O-YES Properties | Sharp 2% rate cut needed instead of 5 staggered cuts planned up until 2021

Sharp 2% rate cut needed instead of 5 staggered cuts planned up until 2021

 

The Real Estate industry could provide much-needed economic stimulus, with the impact of Covid-19 showing rising House Price inflation as SA heads for deep recession.

The property industry, with an R23,6bn per annum contribution to the economy, has been hard hit by the slow unlocking of restrictions to deal with the Covid-19 pandemic.

The economic benefits of a moving property market are significant. An impact study done for REBOSA by Associate Professor François Viruly from the Urban Real Estate Research Unit of the University of Cape Town shows that it contributes 6% of GDP and estate agency commission alone is an estimated R9,3 billion and has a multiplier effect of 1.94, thus an economic impact of about R18 billion.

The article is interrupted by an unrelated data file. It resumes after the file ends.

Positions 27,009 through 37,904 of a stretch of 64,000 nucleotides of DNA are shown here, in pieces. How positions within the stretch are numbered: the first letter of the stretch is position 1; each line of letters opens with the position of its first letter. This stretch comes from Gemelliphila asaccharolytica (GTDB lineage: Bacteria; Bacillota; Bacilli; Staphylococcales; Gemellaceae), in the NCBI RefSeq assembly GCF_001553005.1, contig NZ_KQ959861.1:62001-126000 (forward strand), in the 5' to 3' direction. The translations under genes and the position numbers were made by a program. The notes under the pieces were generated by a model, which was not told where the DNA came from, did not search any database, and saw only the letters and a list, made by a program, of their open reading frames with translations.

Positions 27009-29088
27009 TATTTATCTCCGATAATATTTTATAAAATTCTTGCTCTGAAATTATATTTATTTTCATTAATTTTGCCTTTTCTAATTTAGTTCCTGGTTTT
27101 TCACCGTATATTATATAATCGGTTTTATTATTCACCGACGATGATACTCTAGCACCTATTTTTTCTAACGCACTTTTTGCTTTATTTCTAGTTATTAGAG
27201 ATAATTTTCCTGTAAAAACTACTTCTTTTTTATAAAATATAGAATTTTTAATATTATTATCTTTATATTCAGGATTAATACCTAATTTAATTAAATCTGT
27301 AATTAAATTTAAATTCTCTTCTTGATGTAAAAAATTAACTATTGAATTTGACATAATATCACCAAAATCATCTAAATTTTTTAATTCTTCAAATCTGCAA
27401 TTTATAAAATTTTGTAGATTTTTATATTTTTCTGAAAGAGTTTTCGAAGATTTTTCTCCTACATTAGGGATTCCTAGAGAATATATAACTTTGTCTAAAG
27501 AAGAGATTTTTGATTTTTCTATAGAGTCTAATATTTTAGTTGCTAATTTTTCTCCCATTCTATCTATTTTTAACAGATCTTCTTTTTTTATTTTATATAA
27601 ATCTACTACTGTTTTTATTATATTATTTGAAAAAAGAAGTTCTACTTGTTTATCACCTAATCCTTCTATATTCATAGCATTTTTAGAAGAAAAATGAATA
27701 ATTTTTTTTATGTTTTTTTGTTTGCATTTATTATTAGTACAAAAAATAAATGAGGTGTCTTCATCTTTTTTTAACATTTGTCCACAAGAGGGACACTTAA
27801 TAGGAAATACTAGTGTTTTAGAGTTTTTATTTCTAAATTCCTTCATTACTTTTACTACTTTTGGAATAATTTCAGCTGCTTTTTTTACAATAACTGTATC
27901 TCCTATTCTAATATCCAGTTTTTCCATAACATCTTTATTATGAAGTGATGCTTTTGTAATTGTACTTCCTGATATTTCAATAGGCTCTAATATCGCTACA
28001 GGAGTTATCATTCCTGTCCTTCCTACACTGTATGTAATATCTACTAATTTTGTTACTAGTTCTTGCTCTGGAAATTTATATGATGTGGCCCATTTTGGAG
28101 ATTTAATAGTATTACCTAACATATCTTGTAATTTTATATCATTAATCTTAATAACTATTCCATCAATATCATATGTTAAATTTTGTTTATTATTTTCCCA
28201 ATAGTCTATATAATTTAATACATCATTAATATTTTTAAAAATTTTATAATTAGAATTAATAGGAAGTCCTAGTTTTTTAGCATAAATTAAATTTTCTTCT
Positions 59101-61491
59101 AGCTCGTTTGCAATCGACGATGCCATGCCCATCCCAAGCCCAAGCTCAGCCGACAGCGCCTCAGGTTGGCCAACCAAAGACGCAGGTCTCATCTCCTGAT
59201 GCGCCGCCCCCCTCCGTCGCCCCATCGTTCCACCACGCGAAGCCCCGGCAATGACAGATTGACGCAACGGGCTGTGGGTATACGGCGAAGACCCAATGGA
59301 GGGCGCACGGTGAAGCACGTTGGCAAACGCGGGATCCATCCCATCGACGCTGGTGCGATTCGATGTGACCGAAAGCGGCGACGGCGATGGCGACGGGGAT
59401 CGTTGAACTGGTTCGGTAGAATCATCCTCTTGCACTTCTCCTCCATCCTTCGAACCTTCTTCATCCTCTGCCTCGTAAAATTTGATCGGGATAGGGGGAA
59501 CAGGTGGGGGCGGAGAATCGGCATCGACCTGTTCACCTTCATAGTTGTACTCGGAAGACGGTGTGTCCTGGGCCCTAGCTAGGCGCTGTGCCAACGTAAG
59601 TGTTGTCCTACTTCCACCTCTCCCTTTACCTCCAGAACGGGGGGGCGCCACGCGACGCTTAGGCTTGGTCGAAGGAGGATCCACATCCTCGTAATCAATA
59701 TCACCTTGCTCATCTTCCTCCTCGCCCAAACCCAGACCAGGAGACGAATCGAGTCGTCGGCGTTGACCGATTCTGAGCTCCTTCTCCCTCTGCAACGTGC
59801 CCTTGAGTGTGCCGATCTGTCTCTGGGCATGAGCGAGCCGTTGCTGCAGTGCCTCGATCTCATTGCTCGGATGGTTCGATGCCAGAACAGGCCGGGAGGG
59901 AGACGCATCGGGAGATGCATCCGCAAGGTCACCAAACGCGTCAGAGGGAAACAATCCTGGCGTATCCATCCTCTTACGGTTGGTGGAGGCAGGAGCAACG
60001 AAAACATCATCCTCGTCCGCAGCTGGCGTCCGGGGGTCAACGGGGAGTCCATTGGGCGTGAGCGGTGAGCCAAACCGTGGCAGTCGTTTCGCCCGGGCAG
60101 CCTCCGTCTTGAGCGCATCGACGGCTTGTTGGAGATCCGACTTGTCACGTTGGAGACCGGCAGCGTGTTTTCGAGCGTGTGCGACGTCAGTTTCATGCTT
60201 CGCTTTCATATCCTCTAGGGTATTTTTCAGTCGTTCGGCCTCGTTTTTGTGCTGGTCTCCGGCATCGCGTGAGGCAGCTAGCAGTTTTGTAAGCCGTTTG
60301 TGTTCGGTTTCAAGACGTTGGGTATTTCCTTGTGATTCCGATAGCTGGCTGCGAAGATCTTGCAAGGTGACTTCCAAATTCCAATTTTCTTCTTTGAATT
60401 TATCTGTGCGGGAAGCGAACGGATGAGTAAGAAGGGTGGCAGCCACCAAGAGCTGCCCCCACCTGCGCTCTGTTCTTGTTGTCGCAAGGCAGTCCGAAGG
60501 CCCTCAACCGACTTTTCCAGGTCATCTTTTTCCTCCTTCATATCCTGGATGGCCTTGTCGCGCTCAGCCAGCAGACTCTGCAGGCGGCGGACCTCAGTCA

South Africa's real estate generates government revenue across the different tiers of up to R16bn (per the national budget for 2019/2020) plus additional revenue such as CGT, Deeds Office fees - not forgetting agents’ commission, attorneys’ fees, financial services, home improvements, removal companies and home inspections as part of the total value chain.

And while the deeds offices around the country have opened up after more than a week's delay due to Alert Level 4 risk requirements related to staff and hygiene - residential property operations will only be able to resume fully at Alert Level 2.

'Deep recession'